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LINES OF THOUGHT ACROSS SOUTHEAST ASIA

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Covid-19

Malaysian king declares state of emergency to fight virus

Malaysia's King Sultan Abdullah Sultan Ahmad Shah on January 12 declared a nationwide state of emergency to fight a surge in Covid-19 coronavirus cases that threatens to overwhelm the country's healthcare system

Sam Reeves/AFP
January 12, 2021
Malaysian king declares state of emergency to fight virus
Malaysia's King Sultan Abdullah Sultan Ahmad Shah wearing a face mask as he offers prayers during the opening ceremony for the third term of the 14th parliamentary session in Kuala Lumpur. Photo: Nazri Rapaai/Malaysia's Department of Information/AFP

Malaysia’s king on Tuesday declared a nationwide state of emergency to fight a coronavirus surge that is overwhelming hospitals, with critics charging it was a move by an unstable government to cling to power.

The announcement came a day after the prime minister introduced sweeping new curbs across much of the Southeast Asian nation, including the closure of most businesses, and warned the health system was “at breaking point”. 

Sultan Abdullah Sultan Ahmad Shah agreed to declare an emergency until August 1 following a request from Prime Minister Muhyiddin Yassin in a Monday meeting, the national palace said in a statement. 

The move allows for the suspension of parliament and political activities, such as local elections, and comes at a time Muhyiddin’s highly unstable, 10-month-old government is facing a host of challenges.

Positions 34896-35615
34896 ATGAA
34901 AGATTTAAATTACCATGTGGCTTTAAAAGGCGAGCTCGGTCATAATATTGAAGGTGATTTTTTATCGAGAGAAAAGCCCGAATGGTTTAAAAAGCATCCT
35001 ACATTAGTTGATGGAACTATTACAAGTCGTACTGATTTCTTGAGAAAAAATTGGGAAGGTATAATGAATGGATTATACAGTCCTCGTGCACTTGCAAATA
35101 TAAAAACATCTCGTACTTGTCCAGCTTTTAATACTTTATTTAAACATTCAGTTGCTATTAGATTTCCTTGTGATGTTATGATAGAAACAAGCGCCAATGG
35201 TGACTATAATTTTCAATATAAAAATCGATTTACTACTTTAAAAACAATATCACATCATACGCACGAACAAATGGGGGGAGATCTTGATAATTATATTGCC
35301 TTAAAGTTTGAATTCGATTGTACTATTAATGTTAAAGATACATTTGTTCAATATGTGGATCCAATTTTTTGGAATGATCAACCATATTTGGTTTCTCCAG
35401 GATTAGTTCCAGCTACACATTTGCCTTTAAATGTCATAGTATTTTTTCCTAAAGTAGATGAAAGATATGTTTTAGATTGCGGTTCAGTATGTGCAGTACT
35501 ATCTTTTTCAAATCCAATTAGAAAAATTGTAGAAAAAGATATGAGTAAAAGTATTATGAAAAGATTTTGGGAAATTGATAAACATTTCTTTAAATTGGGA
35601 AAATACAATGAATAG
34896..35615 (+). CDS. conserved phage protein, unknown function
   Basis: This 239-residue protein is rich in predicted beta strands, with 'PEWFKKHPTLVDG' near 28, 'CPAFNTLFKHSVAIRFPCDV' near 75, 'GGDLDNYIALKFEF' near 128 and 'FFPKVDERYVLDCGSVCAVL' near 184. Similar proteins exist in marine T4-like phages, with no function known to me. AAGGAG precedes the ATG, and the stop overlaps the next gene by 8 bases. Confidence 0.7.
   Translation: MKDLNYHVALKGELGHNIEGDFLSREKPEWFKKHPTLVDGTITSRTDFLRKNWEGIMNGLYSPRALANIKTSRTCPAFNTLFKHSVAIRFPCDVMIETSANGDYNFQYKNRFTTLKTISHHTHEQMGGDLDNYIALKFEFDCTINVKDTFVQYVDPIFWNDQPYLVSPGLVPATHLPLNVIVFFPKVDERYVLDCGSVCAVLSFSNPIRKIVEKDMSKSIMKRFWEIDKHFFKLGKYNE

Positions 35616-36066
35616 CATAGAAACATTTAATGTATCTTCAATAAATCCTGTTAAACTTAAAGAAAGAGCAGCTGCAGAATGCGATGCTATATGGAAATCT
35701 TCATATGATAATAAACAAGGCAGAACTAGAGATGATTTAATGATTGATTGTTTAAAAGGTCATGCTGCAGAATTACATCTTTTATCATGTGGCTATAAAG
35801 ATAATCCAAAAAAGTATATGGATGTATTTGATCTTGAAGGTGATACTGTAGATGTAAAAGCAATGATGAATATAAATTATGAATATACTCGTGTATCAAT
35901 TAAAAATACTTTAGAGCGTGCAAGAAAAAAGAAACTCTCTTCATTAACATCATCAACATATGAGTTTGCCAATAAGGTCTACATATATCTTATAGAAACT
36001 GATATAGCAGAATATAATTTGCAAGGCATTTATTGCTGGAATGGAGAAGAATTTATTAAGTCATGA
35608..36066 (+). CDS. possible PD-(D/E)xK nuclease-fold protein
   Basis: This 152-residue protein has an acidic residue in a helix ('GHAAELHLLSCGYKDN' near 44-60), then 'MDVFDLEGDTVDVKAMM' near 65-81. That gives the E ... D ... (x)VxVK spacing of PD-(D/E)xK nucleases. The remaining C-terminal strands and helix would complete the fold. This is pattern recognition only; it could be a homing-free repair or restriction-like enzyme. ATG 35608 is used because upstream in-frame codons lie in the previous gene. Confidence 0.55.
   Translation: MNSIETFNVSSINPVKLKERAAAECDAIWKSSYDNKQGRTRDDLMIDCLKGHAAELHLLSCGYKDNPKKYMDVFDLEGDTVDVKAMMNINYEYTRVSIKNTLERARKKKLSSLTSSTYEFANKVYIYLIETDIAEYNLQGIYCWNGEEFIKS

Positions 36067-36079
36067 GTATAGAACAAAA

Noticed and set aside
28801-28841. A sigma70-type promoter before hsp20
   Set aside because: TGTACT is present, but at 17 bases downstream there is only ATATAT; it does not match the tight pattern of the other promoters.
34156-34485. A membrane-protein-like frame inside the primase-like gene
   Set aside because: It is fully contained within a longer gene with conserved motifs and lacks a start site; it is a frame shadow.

Key allies in his ruling coalition are threatening to withdraw support, which could lead to the collapse of the government and snap national polls that some fear could worsen the outbreak. 

Malaysia kept the virus in check for much of last year with a tough lockdown but, once curbs were eased, cases accelerated and have repeatedly hit fresh records in recent days. 

The emergency could be lifted earlier if the rate of infection slows, the palace statement added. 

‘Dark day for democracy’

A election in the state of Sabah last year has been blamed for triggering a new wave of infections that spread nationwide.

But critics expressed worries that the declaration — rarely used in Malaysia — was a gambit to cling to power by Muhyiddin that could erode civil liberties. 

“The declaration of a state of emergency seems like another attempt by Muhyiddin to hold on to power, block elections and to remove parliamentary oversight, rather than to seriously address the pandemic,” tweeted Josef Benedict from Civicus, a global alliance of civil society organisations and activists. 

“A dark day for democracy.”

Marina Mahathir, an activist and the daughter of former prime minister Mahathir Mohamad, tweeted that an emergency declaration was a “declaration of failure”. 

“Failure to manage the pandemic, failure to govern, failure to care about the people,” she wrote.

Muhyiddin first tried persuade the king to declare an emergency in October but was rebuffed. 

Malaysia has been in political turmoil since March last year when Muhyiddin came to power without an election following Mahathir’s resignation and the collapse of his reformist administration.

The country has reported over 138,000 virus cases and 555 deaths. 

© Agence France-Presse



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